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Small changes make a big difference in this remodel.

Call it catalytic conversion: remodeling cleaned up this small kitchen and helped it function more efficiently.

Before, though the sink and most appliances seemed to be in the right places, there wasn't quite enough counter space. And heavy-looking painted wood cabinets and a crowded breakfast area made the entire kitchen seem cramped.

The remodel retains the work area's original U-shaped plan. A tall cabinet resting on the counter-divider between the kitchen proper and the breakfast area was removed. A brighter, tile-topped version of the old counter extends another foot into the room, separating work and dining spaces without blocking sight lines.

For more comfortable seating, a built-in bench now wraps a corner of the eating area. The windows were restyled, with a new one added to the kitchen's long wall; the breakfast area's section of this wall was pushed out about 1 1/2 feet.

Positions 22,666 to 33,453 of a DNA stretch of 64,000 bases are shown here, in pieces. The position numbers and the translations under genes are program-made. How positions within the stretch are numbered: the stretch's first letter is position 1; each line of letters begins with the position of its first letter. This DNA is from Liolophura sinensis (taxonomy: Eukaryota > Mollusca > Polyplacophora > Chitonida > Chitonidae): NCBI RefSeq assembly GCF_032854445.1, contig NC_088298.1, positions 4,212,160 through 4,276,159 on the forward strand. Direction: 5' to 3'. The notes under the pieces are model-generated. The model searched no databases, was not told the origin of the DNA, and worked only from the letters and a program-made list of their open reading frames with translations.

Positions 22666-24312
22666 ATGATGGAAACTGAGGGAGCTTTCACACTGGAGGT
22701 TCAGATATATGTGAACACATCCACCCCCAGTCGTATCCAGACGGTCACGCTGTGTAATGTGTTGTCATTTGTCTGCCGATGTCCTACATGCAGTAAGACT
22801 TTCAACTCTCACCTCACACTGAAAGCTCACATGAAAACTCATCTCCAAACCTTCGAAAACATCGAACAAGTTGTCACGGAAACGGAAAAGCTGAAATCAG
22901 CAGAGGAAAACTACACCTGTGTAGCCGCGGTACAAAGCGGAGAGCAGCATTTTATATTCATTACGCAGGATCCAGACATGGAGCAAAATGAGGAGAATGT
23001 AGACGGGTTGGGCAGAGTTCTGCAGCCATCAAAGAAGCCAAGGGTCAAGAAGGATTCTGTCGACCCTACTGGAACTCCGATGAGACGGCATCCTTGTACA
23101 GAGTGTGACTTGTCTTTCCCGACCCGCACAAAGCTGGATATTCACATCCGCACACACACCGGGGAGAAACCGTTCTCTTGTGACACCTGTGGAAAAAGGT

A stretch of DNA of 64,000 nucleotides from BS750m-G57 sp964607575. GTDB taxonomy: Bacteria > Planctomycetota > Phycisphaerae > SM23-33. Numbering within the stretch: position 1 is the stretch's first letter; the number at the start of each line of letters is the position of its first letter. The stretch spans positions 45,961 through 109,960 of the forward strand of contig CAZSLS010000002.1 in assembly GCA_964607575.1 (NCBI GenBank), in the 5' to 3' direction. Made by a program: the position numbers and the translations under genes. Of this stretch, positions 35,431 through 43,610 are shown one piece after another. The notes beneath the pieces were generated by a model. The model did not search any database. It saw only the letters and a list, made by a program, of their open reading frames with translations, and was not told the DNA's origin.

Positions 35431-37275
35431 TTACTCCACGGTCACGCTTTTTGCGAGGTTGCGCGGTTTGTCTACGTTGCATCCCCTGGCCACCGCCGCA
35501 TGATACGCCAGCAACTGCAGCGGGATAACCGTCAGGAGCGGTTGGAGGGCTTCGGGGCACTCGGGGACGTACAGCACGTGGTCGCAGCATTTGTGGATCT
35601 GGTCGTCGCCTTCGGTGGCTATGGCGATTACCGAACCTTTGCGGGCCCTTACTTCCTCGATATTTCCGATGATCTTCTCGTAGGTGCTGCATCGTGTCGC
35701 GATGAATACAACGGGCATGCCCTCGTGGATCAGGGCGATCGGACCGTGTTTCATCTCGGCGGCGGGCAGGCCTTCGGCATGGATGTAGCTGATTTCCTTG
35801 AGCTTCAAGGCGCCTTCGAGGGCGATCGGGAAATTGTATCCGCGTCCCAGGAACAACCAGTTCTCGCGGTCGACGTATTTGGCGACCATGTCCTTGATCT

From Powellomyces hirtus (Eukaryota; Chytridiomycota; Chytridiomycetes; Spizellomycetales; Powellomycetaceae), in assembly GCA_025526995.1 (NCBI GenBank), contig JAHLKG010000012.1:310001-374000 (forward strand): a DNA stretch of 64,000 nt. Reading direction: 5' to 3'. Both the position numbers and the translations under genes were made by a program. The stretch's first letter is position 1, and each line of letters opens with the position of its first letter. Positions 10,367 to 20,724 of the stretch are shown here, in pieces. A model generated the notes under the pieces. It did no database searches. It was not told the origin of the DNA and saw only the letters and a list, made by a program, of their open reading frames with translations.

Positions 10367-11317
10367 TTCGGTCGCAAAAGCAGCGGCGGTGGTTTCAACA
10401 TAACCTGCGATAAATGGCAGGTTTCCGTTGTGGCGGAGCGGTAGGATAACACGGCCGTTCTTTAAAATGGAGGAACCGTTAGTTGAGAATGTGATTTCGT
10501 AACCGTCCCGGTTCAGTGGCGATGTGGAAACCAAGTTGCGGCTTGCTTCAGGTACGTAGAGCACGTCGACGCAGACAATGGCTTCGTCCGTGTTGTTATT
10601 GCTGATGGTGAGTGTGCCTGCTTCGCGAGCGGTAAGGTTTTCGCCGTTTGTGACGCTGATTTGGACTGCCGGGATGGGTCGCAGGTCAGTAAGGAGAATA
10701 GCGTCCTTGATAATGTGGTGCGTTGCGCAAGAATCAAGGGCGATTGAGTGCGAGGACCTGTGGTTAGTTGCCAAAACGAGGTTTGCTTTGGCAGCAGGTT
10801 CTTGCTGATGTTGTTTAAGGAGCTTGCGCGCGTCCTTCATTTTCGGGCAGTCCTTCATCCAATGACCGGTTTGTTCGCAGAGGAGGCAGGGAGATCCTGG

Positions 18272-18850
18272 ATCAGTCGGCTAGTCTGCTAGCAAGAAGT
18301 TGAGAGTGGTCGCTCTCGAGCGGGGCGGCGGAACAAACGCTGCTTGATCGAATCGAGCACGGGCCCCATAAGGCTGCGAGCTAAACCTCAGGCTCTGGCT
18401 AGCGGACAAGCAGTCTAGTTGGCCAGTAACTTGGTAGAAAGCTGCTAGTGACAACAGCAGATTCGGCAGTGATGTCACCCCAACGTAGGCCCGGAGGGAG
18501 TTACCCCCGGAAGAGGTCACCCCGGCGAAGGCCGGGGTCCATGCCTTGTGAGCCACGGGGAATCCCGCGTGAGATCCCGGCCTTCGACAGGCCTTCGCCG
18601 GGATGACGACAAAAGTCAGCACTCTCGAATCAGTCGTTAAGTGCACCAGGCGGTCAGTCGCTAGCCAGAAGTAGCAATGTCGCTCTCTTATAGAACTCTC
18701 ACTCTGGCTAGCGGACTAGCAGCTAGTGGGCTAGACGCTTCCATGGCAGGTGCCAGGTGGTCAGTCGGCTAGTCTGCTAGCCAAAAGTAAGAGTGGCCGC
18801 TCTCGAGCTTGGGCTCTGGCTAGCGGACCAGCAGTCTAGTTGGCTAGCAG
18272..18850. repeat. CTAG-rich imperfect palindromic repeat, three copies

Throughout, the old-fashioned cabinets were replaced with crisply designed, partially glazed woodwork in vertical-grain fir. White-painted walls, recessed overhead task lighting, and a quarry tile floor further update and unclutter the look. Architect Gary Parsons of Berkeley did
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Title Annotation:kitchen remodeling
Date:Nov 1, 1988
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